Submitter: I weeded this book from an urban [elementary] school library. In the introduction it compares professional baseball to slavery, because the players are traded from team to team. I guess that’s the kind of racist comment that was considered acceptable to print in a children’s book in 1976. It gives a very clear answer to the difficult question many libraries with tight budgets struggle with: Is it better to have an outdated item on a topic, rather than no items on a topic? NO. This library now has no baseball biographies, and that’s okay.
Holly: Kids today are not interested in every single sports star from their parents’ generation. There are some, for sure, who will never be bad subjects for a school library collection (Babe Ruth, for example), but keep the books themselves up to date! If Jim “Catfish” Hunter is worthy of the collection, there will be a newer book available. (Never heard of him…but admittedly I’m not a baseball fan.) I’m with submitter: NO books on a topic is better than only awful ones.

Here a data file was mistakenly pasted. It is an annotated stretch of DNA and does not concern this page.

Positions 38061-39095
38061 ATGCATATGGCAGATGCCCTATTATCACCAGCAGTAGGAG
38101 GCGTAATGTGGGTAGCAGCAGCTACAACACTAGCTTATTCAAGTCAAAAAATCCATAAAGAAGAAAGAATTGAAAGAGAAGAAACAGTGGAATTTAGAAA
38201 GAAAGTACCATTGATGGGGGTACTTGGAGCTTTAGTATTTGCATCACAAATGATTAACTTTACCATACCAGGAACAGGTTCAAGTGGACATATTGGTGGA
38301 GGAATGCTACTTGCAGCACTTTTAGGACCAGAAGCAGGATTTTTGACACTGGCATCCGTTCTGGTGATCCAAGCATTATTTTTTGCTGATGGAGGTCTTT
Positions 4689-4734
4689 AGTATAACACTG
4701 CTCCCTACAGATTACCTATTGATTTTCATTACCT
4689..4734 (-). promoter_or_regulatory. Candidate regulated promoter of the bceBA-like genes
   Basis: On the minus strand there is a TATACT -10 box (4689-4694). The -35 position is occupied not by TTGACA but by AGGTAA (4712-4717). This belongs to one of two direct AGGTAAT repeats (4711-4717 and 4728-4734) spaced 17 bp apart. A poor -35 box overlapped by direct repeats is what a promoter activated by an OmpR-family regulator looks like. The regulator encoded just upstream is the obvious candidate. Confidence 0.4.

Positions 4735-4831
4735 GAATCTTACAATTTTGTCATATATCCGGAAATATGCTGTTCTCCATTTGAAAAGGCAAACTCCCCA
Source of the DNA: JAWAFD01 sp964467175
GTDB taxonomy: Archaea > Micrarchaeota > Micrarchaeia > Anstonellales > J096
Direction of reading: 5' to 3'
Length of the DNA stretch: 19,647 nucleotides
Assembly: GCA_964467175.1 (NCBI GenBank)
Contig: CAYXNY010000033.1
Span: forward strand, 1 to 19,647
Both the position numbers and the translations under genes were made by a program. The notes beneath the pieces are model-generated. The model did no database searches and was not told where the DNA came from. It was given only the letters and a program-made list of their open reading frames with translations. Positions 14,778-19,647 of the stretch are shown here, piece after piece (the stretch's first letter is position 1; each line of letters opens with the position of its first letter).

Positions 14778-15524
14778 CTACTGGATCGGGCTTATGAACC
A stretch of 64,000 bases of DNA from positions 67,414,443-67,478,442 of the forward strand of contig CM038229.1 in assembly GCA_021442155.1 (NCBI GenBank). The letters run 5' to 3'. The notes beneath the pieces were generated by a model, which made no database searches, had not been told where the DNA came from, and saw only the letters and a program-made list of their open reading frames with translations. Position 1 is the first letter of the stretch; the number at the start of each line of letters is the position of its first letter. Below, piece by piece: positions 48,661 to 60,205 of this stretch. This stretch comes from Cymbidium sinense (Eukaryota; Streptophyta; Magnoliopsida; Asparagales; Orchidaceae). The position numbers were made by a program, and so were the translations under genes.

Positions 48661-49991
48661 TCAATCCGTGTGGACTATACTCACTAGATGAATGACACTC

The Baseball Book
Complete A-to-Z encyclopedia of baseball
Every library in Michigan should have weeded this title on principle when the Tigers won the World Series in 1984. (I was there!) So that is a strike 1. My husband, the ultimate Cubs fan, rejects this book,regardless of publication date, as Ernie Banks does not get his own entry. In the book’s defense, the book does give him props in the entry for Chicago Cubs. (I will spare you the non stop diatribe at my house of the Cubs’ performance. Poor guy still holds out hope though. ) Note the comment about lights at Wrigley Field! Strike 2. What no entry for steroids? Strike 3. You are out!
Baseball fans would enjoy the pictures and the entries, but this book devotes a lot of time and energy to stats making this book a poor choice in 2010.
Need more sports ideas? Here you go!